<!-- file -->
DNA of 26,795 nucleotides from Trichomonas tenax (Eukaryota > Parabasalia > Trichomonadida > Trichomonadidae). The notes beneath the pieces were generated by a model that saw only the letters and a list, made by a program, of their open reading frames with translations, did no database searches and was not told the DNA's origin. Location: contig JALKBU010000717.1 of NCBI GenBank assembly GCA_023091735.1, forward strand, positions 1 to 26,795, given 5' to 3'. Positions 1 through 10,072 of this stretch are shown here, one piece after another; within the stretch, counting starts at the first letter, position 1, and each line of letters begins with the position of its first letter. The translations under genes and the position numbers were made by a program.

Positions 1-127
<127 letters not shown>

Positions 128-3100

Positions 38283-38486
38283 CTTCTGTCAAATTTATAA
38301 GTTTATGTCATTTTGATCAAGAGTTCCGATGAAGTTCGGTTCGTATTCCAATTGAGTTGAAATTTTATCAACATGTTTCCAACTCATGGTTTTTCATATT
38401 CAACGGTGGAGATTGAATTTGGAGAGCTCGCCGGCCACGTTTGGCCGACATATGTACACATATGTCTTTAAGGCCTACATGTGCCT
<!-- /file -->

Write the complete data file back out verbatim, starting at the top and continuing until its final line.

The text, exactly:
DNA of 26,795 nucleotides from Trichomonas tenax (Eukaryota > Parabasalia > Trichomonadida > Trichomonadidae). The notes beneath the pieces were generated by a model that saw only the letters and a list, made by a program, of their open reading frames with translations, did no database searches and was not told the DNA's origin. Location: contig JALKBU010000717.1 of NCBI GenBank assembly GCA_023091735.1, forward strand, positions 1 to 26,795, given 5' to 3'. Positions 1 through 10,072 of this stretch are shown here, one piece after another; within the stretch, counting starts at the first letter, position 1, and each line of letters begins with the position of its first letter. The translations under genes and the position numbers were made by a program.

Positions 1-127
<127 letters not shown>

Positions 128-3100

Positions 38283-38486
38283 CTTCTGTCAAATTTATAA
38301 GTTTATGTCATTTTGATCAAGAGTTCCGATGAAGTTCGGTTCGTATTCCAATTGAGTTGAAATTTTATCAACATGTTTCCAACTCATGGTTTTTCATATT
38401 CAACGGTGGAGATTGAATTTGGAGAGCTCGCCGGCCACGTTTGGCCGACATATGTACACATATGTCTTTAAGGCCTACATGTGCCT